Santa Rosa, California
August 12, 2000
The 2000 Vineman Triathlon will be my first attempt at an Ironman distance event. Before this year I was one of the folks who was very happy racing Olympic distance races and had no intention of ever doing an Ironman, but as we all know; Never Say Never.
I began triathlon about 5 years ago after a couple burn out years of running marathons and logging 70 miles per week. I raced on the local circuit for the next 3 years, qualified for the National Championships each year and attended twice. I had done one half-Iron in Philadelphia but didn't have a great race so I decided to leave the longer races for the obsessed. It seemed to me that Ironman distance races were for the obsessed, the folks who had little time for much more than training and racing, not to mention, stable relationships.
In 1998, I was in my last year of school, got married, had my daughter Madison and little energy for training. For the next two years I let my bike collect dust, and didn't think about triathlon at all. Of course I kept my bike in my living room to make sure I didn't forget about it altogether, but believe me I had no desire to taunt myself with a few good rides.
I still don't know what the catalyst was, but in December of this year, the coldest part of the year I started running again, only 3 miles at first, but started thinking about the teammates I missed and races I loved. I ran for the remainder and of the winter and entered a masters swim program in March to begin swimming again. I knew it would be difficult for me to reenter the local circuit knowing that for the first year I wouldn't be placing anywhere near the front runners like I had in the past. My options were to reenter the arena doing the same races I had always done, and suffer some serious blows to ego, or try something new. I decided that if I couldn't go fast, I was going to go long. I was about to commit to doing an Ironman, That race that I thought was completely irrational.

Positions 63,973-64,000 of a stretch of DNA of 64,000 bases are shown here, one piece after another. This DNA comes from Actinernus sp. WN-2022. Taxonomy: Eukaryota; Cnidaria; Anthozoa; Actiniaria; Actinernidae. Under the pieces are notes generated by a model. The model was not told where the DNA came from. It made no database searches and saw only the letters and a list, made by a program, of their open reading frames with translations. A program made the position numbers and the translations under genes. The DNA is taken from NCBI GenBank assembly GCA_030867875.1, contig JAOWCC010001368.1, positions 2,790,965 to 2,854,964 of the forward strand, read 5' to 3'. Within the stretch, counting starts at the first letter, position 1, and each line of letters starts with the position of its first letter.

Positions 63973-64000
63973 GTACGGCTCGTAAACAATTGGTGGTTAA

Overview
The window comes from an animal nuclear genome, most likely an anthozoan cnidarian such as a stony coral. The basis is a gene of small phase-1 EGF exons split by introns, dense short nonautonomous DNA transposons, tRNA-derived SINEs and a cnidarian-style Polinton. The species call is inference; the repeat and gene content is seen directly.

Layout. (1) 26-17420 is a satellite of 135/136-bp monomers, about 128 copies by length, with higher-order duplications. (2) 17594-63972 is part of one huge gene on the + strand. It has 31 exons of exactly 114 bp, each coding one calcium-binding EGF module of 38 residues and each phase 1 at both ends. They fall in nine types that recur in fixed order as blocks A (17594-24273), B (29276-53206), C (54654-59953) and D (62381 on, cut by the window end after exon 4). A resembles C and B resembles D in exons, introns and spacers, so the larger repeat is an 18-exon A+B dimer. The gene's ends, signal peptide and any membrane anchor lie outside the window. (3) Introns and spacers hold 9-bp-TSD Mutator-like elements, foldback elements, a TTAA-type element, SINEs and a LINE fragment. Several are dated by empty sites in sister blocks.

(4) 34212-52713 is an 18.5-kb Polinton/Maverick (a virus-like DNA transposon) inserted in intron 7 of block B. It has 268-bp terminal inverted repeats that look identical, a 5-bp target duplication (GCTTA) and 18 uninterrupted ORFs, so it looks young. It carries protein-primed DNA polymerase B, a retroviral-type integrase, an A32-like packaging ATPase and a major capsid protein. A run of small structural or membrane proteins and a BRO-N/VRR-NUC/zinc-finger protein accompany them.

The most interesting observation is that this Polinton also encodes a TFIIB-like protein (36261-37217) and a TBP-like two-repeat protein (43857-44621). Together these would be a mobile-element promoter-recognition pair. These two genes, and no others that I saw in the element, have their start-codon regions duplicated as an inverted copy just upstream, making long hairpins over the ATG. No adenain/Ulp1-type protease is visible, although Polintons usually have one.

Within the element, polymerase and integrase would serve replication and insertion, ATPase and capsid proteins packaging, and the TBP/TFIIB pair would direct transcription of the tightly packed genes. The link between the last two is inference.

I searched the web for races that would be motivational, affordable and fun. Since I knew I would never go fast enough for a Hawaii spot, I intentionally looked for a race that was not a qualifier. There are a few in the US that are not, and of them, the Vineman offered me the perfect race, great location, race direction and available slots. I signed up for the race in March with 5 months to get myself trained.
I arrived in to the San Francisco International Airport at 6p.m. Thursday night, two nights before the race. I was fortunate to have a friend who lived very close to the airport and allowed me to crash there instead of driving 90 miles from the airport to Santa Rosa, the site of the race.
This friend in San Mateo had completed numerous Ironman events, so his pre-race insight helped calm my nerves considerably. Since traffic can be brutal getting through San Francisco, I was told to leave San Mateo at precisely 9:20 or chance that the 90 mile take up to 3 hours. I must have timed the drive well because I was at the race-expo. by 11:15.
Since it is a relatively small race, the Vineman expo. was low key, a benefit for me since I needed a final bike tune and was able to get it. During the expo. we received our race packets, some last minute race announcements and the opportunity to size the competition. I had the opportunity to meet some great people, and realized that many, if not most of the entrants had been doing this race year after year. I guess I will have to come back next year just to see them all again.
The most intimidating part of the day was the heat. I had been tracking the weather patterns for this area from my home in Boston, some reports gave me hope that the temperature would be in the high 70's or low 80's, but judging by the temperature today, which was well into the 90's, race day will most definitely be hot.